Today, our friends in the UK celebrate Guy Fawkes Day, or as it is sometimes called, Bonfire Night. Now I was thinking … many of our UK friends … Bushka, David,Roger, Mary & Jack, to name a few … know as much about our history and culture as many of us do, so doesn’t it seem only fair that we take a few minutes to learn something of theirs? Admittedly, I knew very little of this holiday, its history, or how it is celebrated. So, I went in search of answers and I want to share what I learned with you.
The (very) Brief History …
The year was 1605. When Protestant King James I acceded to the throne, English Catholics had hoped that the persecution they had felt for over 45 years under Queen Elizabeth I would finally end, and they would be granted the freedom to practice their religion.
When this didn’t transpire, a group of conspirators resolved to assassinate the King and his ministers by blowing up the Palace of Westminster during the state opening of Parliament.
Guy (Guido) Fawkes, from York, and his fellow conspirators, having rented out a house close to the Houses of Parliament, managed to smuggle 36 barrels of gunpowder into a cellar of the House of Lords – enough to completely destroy the building. (Physicists from the Institute of Physics later calculated that the 2,500kg of gunpowder beneath Parliament would have obliterated an area 500 metres from the centre of the explosion).
The scheme began to unravel when an anonymous letter was sent to William Parker, the 4th Baron Monteagle, warning him to avoid the House of Lords. The letter (which could well have been sent by Lord Monteagle’s brother-in-law Francis Tresham), was made public and this led to a search of Westminster Palace in the early hours of November 5.
Explosive expert Fawkes, who had been left in the cellars to set off the fuse, was caught when a group of guards discovered him at the last moment. Fawkes was arrested, sent to the Tower of London and tortured until he gave up the names of his fellow plotters.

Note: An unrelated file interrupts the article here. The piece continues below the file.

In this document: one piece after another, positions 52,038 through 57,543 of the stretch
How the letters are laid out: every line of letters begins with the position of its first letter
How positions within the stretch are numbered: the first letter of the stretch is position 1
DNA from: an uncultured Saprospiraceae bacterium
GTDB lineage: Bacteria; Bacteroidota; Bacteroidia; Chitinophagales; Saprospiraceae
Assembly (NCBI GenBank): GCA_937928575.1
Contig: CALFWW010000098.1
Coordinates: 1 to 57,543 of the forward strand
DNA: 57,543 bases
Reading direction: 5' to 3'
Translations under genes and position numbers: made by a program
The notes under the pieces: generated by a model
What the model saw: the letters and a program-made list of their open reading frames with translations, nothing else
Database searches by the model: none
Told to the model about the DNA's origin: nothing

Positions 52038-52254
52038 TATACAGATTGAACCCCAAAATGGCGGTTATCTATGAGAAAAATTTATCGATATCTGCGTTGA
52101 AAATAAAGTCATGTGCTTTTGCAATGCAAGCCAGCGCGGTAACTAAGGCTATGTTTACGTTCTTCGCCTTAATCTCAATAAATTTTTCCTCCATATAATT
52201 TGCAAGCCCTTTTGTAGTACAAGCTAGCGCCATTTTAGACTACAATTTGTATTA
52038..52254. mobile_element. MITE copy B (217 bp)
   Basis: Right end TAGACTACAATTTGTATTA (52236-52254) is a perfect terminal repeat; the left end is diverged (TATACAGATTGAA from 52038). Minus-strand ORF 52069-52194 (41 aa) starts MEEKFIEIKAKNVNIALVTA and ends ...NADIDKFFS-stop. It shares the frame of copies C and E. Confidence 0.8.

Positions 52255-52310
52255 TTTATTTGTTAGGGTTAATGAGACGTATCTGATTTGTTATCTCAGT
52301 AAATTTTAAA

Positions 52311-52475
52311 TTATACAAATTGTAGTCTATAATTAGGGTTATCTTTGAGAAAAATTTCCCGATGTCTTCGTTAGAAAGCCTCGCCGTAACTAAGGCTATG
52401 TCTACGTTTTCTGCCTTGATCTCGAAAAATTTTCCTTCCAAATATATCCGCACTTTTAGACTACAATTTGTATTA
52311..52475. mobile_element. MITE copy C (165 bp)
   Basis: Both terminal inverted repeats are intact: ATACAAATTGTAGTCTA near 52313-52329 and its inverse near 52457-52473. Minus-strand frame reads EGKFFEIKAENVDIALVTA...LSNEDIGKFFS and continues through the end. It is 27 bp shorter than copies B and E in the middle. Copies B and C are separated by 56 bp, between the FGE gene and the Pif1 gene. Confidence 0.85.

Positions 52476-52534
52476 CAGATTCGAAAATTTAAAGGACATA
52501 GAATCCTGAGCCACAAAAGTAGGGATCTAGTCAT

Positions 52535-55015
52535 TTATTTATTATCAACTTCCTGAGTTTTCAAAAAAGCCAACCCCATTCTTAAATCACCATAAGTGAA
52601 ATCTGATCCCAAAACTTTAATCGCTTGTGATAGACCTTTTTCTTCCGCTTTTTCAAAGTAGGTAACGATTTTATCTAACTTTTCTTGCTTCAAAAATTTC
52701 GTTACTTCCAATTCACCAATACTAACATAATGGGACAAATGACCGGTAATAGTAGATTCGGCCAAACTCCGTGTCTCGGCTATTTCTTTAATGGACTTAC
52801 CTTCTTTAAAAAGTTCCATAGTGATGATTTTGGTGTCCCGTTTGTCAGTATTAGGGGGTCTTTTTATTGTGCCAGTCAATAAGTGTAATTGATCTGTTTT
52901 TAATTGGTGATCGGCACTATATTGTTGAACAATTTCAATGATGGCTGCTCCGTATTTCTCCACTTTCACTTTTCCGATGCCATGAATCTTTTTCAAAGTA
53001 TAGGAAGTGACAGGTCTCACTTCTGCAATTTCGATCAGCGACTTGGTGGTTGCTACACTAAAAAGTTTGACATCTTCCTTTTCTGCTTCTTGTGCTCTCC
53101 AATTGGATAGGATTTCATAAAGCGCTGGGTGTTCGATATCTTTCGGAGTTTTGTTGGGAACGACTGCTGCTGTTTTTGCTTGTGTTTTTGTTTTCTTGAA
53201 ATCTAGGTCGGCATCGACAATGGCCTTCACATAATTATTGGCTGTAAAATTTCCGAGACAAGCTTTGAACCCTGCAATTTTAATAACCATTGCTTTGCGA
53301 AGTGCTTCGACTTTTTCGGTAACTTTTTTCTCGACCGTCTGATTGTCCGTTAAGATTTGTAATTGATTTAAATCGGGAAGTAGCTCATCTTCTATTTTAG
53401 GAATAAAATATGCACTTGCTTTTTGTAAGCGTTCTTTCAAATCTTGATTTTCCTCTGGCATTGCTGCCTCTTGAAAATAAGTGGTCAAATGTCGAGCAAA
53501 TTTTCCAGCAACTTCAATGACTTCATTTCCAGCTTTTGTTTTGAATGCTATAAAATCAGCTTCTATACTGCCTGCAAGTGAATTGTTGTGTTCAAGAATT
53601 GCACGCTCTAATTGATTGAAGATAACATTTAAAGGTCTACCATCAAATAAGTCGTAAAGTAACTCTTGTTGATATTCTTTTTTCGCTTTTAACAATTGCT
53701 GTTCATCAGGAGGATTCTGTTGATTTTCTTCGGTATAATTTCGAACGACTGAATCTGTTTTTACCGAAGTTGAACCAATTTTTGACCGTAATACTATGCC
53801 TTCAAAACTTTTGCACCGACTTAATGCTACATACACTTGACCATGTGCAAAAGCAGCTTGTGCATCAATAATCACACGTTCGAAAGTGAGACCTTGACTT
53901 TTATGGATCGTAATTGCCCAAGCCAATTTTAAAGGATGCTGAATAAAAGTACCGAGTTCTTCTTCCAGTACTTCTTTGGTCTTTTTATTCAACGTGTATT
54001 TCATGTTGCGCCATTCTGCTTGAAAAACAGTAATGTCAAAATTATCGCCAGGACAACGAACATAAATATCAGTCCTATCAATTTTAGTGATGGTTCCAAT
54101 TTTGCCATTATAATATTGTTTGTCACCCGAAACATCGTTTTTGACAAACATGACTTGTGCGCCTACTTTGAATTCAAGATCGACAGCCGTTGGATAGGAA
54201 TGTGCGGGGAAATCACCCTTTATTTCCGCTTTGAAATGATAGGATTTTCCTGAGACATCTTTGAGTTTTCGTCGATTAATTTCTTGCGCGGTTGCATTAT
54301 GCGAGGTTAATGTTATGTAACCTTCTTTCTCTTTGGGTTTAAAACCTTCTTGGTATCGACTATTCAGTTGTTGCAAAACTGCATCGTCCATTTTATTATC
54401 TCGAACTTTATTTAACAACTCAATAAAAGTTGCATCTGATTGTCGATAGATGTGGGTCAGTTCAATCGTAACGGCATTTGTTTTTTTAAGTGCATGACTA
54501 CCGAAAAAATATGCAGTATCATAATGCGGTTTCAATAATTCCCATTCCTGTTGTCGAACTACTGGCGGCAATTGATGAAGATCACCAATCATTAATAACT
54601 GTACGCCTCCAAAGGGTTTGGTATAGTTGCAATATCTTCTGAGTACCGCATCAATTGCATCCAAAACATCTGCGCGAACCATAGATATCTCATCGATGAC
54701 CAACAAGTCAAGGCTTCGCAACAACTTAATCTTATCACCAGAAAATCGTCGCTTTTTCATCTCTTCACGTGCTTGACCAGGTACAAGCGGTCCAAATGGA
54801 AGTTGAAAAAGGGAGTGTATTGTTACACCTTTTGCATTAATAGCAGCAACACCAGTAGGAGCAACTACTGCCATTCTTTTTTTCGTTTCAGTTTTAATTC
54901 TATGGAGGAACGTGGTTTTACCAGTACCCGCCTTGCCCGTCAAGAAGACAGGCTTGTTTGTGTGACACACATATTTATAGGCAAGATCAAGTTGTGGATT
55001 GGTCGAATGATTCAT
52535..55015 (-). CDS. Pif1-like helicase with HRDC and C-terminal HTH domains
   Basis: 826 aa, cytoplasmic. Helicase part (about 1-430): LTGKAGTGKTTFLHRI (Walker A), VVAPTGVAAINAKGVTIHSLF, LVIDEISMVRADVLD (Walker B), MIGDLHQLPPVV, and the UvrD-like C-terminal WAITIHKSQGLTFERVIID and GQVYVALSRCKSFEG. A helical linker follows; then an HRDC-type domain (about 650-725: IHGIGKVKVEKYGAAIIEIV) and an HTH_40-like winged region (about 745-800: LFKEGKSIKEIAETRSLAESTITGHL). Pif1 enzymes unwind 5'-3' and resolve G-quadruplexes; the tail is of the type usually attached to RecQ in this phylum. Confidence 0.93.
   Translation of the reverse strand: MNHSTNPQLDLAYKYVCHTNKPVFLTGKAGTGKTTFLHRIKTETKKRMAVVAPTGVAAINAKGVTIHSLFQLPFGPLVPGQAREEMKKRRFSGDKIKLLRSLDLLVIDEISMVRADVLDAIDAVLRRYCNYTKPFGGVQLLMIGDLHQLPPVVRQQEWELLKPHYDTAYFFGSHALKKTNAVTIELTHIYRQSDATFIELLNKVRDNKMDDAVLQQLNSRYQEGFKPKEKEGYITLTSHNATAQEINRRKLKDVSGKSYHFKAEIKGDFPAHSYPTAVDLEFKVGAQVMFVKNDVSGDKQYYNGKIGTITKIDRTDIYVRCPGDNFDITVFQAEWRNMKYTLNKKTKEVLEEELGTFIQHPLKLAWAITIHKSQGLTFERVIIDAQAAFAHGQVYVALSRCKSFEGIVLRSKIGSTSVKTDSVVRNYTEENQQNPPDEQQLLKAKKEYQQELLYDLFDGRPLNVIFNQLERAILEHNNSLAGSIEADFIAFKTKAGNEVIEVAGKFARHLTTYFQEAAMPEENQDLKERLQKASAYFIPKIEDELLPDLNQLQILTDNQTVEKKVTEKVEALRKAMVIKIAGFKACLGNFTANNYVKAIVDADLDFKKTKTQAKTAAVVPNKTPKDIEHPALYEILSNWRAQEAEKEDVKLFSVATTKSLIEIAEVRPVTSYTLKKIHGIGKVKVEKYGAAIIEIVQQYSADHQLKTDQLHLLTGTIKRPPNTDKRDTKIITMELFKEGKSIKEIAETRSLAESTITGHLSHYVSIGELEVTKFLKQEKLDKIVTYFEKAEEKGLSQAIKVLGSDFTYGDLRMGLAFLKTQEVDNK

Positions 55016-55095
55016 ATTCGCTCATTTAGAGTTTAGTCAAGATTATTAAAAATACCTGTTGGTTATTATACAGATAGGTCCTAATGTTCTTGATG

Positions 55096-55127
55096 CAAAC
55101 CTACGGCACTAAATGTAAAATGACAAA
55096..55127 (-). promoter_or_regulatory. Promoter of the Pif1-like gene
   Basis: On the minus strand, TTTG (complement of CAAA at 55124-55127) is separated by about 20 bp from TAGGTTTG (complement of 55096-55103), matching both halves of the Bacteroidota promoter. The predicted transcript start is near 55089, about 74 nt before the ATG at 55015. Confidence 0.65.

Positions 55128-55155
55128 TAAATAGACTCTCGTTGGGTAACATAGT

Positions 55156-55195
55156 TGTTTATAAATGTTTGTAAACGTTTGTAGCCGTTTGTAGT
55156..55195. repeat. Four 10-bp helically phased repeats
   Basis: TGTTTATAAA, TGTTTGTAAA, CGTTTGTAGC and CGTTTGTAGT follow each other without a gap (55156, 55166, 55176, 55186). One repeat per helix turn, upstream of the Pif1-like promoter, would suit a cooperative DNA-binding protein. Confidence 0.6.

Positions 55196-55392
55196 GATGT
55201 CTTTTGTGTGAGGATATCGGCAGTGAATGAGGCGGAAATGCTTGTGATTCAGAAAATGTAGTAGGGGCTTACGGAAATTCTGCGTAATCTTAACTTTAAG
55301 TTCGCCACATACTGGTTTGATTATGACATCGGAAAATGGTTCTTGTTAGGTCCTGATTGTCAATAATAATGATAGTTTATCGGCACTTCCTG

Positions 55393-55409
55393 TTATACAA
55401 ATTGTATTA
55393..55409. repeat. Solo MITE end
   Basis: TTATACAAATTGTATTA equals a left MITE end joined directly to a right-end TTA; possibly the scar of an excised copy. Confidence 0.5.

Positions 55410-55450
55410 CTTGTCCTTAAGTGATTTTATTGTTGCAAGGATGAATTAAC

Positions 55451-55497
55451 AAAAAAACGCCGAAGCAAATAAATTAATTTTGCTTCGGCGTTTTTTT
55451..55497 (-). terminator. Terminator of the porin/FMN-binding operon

The conspirators were all either killed resisting capture or – like Fawkes – tried, convicted, and executed. The traditional death for traitors in 17th-century England was to be hanged, drawn and quartered in public. But this proved not to be the 35-year-old Fawkes’ fate. As he awaited his punishment on the gallows, Fawkes leapt off the platform to avoid having his testicles cut off, his stomach opened and his guts spilled out before his eyes. Mercifully for him, he died from a broken neck but his body was subsequently quartered, and his remains were sent to “the four corners of the kingdom” as a warning to others.
The following year, 1606, Parliament declared November 5th a national day of thanksgiving.
The Celebration …
Guy Fawkes Day is celebrated in the United Kingdom, and in a number of countries that were formerly part of the British Empire, with fireworks, bonfires and parades. Straw dummies representing Fawkes are tossed on the bonfire, as well as those of contemporary political figures. (I wonder if they would mind tossing one of Trump in there for us?)
Putin and Trump effigies … THANKS!!!
Dummies have been burned on bonfires since as long ago as the 13th century, initially to drive away evil spirits. Following the Gunpowder Plot, the focus of the sacrifices switched to Guy Fawkes’ treason. Traditionally, these effigies called ‘guys’, are carried through the streets in the days leading up to Guy Fawkes Day and children ask passers-by for “a penny for the guy.”
The Food …
The traditional cake eaten on Bonfire Night is Parkin Cake, a sticky cake containing a mix of oatmeal, molasses, syrup and ginger.A poem …
Remember, remember, the fifth of November
Gunpowder treason and plot
We see no reason Why Gunpowder treason
Should ever be forgot ….
And now, I would like to take a moment to wish all my friends in the UK a Happy Guy Fawkes Night! Be careful with those fireworks. I’m sure I either left out something important or got some of my facts wrong, though I did try to use UK resources, so feel free to add or amend!